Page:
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Safe gem upgrades with pessimize gem

Episode #34

by Federico Iachetti

Working on a Ruby application implies, sooner or later, dealing with a Gemfile, gem versions and gem dependencies. This usually isn't a problem when we first create our project but, as time progresses and gems get mantained, working with multiple libraries becomes a hustle.

Most gems out there are versioned using Semantic versioning, which helps us know when they're safe to be upgraded. But that's just one part of the equation. We also need to deal with actually deciding what to update, when and how. Lets see what I mean by this with an example.

Say we have a project that uses the money gem, as specified in the Gemfile.

source "<https://rubygems.org>"

gem "money"

If we look at the Gemfile.lock file, we can assert that the version that's currently being used in the project is 3.0.1.

GEM
  remote: <https://rubygems.org/>
  specs:
    money (3.0.1)

This doesn't mean that 3.0.1 is the newest available version though. If we run bundle update, we can see that the version for the money gem gets updated to 6.16.0, which actually is the latest one when recording this episode.

$ bundle update
Fetching gem metadata from <http://localhost:9898/>....
Resolving dependencies...
Using bundler 2.3.19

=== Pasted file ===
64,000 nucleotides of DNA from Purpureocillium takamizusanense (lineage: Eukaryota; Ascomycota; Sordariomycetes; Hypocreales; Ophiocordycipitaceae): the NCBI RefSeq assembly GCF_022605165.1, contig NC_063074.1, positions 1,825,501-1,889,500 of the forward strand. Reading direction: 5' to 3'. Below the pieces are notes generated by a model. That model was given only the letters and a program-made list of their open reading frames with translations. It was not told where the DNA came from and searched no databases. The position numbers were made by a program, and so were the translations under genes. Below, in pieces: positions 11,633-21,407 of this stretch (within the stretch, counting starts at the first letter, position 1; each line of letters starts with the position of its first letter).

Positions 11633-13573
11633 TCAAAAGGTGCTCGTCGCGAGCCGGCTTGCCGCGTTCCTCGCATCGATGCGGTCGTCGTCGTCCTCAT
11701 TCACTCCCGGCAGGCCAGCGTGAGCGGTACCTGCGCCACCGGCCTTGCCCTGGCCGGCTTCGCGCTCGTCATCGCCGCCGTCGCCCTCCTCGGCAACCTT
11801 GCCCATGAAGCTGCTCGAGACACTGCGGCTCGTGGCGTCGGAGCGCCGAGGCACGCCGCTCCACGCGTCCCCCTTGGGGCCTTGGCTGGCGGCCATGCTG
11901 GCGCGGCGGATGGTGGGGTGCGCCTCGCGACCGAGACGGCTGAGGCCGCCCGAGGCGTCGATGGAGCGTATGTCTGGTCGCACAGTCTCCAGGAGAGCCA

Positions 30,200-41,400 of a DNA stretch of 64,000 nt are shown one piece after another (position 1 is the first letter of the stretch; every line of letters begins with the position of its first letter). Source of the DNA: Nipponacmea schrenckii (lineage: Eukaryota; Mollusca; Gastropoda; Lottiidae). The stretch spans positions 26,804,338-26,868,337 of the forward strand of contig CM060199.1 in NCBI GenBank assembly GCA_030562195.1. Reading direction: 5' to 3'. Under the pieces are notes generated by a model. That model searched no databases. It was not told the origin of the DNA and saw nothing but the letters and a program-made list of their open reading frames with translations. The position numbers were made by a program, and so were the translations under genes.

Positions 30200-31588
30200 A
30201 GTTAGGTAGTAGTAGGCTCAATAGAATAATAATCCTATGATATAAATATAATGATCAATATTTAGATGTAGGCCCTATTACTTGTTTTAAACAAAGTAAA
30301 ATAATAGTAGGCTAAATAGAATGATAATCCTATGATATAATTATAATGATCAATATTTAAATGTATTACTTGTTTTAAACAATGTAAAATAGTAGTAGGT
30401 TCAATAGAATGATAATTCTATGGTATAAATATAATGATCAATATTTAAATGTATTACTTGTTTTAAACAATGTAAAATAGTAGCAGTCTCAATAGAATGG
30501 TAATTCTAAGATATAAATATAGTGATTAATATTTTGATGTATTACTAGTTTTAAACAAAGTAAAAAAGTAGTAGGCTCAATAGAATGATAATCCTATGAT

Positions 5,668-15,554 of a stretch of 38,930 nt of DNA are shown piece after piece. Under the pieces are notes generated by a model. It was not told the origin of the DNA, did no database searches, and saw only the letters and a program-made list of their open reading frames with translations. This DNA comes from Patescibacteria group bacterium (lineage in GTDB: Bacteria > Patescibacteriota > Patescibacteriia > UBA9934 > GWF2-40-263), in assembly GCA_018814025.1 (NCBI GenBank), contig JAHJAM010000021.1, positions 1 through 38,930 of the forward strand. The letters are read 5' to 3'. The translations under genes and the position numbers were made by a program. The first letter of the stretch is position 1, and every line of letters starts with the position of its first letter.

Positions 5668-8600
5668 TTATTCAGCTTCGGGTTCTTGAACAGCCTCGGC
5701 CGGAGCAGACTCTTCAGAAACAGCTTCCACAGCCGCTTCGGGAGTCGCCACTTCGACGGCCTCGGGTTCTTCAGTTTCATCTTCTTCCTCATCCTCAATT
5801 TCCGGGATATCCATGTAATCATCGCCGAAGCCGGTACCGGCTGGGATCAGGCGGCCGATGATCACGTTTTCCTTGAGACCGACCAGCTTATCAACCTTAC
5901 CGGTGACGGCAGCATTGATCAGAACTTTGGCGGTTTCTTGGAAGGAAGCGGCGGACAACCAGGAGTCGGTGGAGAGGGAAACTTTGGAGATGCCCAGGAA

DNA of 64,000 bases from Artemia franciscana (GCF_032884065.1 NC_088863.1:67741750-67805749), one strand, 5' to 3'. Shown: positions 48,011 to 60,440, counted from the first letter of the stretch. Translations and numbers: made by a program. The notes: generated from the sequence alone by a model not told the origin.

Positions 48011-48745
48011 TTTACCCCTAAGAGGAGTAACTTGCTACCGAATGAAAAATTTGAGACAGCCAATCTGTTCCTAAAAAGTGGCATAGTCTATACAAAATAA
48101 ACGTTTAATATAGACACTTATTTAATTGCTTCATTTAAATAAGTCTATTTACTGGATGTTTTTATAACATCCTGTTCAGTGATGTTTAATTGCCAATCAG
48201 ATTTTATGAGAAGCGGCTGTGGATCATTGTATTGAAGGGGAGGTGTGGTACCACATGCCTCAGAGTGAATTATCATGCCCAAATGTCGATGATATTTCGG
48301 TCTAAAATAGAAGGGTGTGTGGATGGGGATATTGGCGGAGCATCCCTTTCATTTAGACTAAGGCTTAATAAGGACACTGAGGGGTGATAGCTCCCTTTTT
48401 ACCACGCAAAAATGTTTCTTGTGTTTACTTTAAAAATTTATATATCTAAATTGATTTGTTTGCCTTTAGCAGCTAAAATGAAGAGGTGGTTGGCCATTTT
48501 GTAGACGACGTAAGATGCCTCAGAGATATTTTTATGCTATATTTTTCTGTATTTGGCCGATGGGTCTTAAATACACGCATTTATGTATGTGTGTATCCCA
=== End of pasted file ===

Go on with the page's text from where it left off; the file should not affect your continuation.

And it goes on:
Using concurrent-ruby 1.1.10
Using i18n 1.12.0
Fetching money 6.16.0 (was 3.0.1)
Installing money 6.16.0 (was 3.0.1)
Bundle updated!

This update has now been reflected in the Gemfile.lock file, along with the inclusion of some external dependencies, which won't affect the flow of this episode, but it's worth noting.

GEM
  remote: <https://rubygems.org/>
  specs:
    concurrent-ruby (1.1.10)
    i18n (1.12.0)
      concurrent-ruby (~> 1.0)
    money (6.16.0)
      i18n (>= 0.6.4, <= 2)

This gem update is an unwanted effect. As we saw in episode 033, a change in the MAJOR version of a file signifies that there are breaking changes on that gem. This means that we might have potentially introduced bugs in our system. This is not necessarily true though; it'll depend on the features that changed and the ones that are in use in our code. With that caveat, we should still be very careful when changing a MAJOR version.

Versioning on the Gemfile instead of relying on the Gemfile.lock

The best way to avoid this side effect, is to add the version we desire directly on the Gemfile. We can do this by adding the version as the second string argument to the dependencies gem method call.

source "<https://rubygems.org>"

gem "money", "3.0.1"

By doing this, we make sure to use the exact version we told Bundler to use, in our case, 3.0.1. And it won't change either using bundle install or bundle update, which makes it a safer option.

$ bundle update

Exact versus pessimistic versioning

But there's another option that's still safe: using Pessimistic Versioning. This means allowing the gem to be updated using bundle update but just up to some extent.

For example, we can set our Gemfile to update the money gem without updating the major version, just minor and patch.

We do this using the pessimistic operator and introducing just the major and minor versions.

source "<https://rubygems.org>"

gem "money", "~> 3.0"

And now if we run bundle update, it updates to version 3.7.1

$ bundle update
Fetching gem metadata from <http://localhost:9898/>....
Resolving dependencies...
Using bundler 2.3.19
Using concurrent-ruby 1.1.10
Fetching i18n 0.9.5
Installing i18n 0.9.5
Fetching money 3.7.1 (was 3.0.1)
Installing money 3.7.1 (was 3.0.1)
Bundle updated!

If instead of just MAJOR and MINOR we add the PATCH version as well, the pessimistic operator will allow the gem to be updated without changing the minor or major versions.